“Seattle’s future growth can and will bring unprecedented challenges for our city, but we can choose our path forward. This can be a moment to engage in battles over density and fear of change, or this can be a moment full of opportunity to create walkable, livable, and affordable mixed-income neighborhoods for everyone.” – Mayor Ed Murray
Overview

Mayor Murray and members of City Council have called together leaders in our community to help develop a bold agenda for increasing the affordability and availability of housing in our city by convening a Housing Affordability and Livability Advisory Committee. The twenty-eight member stakeholder Advisory Committee is co-chaired by Faith Li Pettis of Pacifica Law Group and philanthropic-sector leader David Wertheimer, and includes renters and homeowners, for-profit and non-profit developers and other local housing experts.

The Advisory Committee will seek to identify and evaluate policy options to create more available housing for people all along the income spectrum. They will review every piece of the housing puzzle, including exploring innovative ideas to pilot new types of housing, the impact of accessory dwelling units, new efforts to preserve existing affordable housing, opportunities to stretch our valuable Housing Levy dollars using public-private partnerships, and more. A steering committee is directing the Advisory Committee’s efforts, which have included three public meetings in November and December, and an online survey and open comments thread for community input online.

You can learn more by using the navigation on the right to explore Key Background Data the Committee is considering or learn more about Goals and Values set for the Housing Affordability Agenda.

You can participate by sharing your thoughts on our Community Input page.
Strategy workgroups

Over the past weeks, Mayor Murray’s Housing Affordability and Livability Advisory Committee has been working in smaller sub-groups, each tasked with a specific area of the moving toward committee’s goal of increasing housing affordability as Seattle grows.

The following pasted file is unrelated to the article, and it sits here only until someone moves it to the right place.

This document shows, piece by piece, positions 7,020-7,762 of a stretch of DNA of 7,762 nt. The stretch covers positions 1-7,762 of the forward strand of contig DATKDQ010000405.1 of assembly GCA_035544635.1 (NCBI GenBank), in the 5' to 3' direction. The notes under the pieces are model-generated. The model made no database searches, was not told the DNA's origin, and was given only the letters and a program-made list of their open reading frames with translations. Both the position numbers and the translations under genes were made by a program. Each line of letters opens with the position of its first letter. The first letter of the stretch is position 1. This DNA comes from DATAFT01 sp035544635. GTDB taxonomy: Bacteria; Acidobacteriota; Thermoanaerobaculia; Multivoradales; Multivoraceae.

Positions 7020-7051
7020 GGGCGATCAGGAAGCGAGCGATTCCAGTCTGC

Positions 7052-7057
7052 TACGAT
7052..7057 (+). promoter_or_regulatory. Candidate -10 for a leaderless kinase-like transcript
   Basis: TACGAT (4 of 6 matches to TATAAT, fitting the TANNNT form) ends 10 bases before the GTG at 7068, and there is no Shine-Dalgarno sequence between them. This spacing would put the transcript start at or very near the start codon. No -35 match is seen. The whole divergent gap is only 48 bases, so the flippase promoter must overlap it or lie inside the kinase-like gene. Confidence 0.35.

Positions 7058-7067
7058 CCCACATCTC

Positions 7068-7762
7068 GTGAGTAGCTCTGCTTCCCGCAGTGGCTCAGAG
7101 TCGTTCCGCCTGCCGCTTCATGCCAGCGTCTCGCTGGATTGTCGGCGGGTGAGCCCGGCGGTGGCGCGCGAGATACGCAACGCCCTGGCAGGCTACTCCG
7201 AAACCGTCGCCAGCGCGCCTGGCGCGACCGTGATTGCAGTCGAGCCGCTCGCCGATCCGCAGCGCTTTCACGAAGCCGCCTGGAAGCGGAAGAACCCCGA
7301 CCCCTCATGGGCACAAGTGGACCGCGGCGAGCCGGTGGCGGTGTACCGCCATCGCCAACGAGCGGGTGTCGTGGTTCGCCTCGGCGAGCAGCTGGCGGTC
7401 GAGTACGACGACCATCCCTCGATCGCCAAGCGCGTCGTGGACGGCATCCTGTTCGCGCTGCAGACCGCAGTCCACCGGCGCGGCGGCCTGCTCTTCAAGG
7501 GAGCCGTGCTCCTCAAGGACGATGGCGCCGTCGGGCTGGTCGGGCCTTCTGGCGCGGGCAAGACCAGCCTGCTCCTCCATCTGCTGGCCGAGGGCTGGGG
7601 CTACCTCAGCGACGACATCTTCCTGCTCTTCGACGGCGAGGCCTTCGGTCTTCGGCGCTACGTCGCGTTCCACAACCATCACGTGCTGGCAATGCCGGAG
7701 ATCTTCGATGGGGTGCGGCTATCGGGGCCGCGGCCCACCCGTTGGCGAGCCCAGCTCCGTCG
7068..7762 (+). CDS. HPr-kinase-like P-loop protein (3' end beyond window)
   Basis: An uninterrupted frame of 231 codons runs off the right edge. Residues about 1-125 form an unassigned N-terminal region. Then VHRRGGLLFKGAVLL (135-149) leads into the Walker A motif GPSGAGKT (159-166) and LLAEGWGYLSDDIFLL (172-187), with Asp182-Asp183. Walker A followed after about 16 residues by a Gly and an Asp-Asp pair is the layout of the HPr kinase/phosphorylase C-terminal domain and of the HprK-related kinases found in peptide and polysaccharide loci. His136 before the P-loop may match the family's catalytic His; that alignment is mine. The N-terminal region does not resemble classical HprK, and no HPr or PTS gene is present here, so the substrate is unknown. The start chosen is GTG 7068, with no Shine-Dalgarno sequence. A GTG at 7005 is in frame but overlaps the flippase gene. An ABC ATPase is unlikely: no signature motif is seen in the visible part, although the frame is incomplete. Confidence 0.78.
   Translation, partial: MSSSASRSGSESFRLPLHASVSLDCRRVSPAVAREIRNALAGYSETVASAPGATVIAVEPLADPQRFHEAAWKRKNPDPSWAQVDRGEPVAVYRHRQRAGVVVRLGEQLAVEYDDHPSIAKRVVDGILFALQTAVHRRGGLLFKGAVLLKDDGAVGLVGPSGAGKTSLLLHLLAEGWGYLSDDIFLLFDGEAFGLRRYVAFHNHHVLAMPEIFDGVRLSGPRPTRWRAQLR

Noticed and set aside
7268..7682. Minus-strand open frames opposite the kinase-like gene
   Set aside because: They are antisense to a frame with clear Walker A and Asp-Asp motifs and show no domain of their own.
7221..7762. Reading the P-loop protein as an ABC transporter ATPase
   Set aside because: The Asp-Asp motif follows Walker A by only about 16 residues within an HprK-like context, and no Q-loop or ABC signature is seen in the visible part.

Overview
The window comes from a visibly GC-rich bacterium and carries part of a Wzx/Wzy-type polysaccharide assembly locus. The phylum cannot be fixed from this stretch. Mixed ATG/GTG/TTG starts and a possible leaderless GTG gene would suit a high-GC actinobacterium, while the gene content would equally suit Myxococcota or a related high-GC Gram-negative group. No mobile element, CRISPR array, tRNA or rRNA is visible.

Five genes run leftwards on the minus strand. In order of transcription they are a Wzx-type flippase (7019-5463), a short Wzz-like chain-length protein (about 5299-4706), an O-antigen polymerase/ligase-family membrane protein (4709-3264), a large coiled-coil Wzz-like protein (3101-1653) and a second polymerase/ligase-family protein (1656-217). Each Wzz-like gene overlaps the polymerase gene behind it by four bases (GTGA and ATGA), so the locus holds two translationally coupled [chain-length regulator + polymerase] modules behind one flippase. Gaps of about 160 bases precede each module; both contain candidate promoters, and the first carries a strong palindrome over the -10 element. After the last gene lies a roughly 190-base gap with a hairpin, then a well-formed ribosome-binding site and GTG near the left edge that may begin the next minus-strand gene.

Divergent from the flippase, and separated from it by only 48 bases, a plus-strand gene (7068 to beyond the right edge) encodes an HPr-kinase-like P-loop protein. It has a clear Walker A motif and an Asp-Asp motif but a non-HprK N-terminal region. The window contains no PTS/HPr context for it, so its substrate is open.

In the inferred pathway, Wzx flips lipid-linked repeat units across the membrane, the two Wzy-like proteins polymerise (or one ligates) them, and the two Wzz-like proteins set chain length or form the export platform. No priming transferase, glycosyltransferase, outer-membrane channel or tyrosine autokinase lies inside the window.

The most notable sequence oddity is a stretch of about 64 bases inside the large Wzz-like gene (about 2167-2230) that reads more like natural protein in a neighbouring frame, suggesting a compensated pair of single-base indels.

The seven strategy work groups have given the HALA effort the ability to pull in 55 additional outside experts to allow each group to take a deep dive into the policy details to formulate recommendations that will be finalized by the committee as a whole.

The strategy work groups are facilitated and supported by city staff –mainly from the Office of Housing and Department of Planning and Development – and include staff from relevant offices to assist in the formation of policy development.

The strategy work groups are:

Financing, which will work to develop financing tools and to expand existing financial incentive programs to increase production of housing stock.
New Affordable Housing Resources, a group that will work to increase opportunities to meet a high demand for affordable (or “income restricted”) housing options.
Zoning and Housing Types, which is working to examine code requirements and barriers standing in the way of increased production of a broader variety of housing.
Construction Costs and Timelines, which is working to create efficiencies in construction costs, timelines and permit coordination – as well as evaluating fees, which could add to the cost and timeline of new housing.
Tenant Access and Protections, which is seeking to increase, improve and sustain access to safe, affordable housing regardless of income level or access to resources.
Preservation, in the form of preserving affordability in existing subsidized and at/below market-rate housing stock.

Sustainable Homeownership, which is working to develop strategies to stabilize existing homeowners, prevent foreclosure and provide affordable homeownership opportunities.

These groups are tasked with developing policies, practices and efficiencies that will move the committee as a whole toward a set of policies that will stabilize housing costs and keep Seattle an affordable, vibrant, interconnected and safe city for all.

On Wednesday, February 11th, the Housing Affordability and Advisory Committee will meet as a whole for the fifth time.

Read more FULL REPORT

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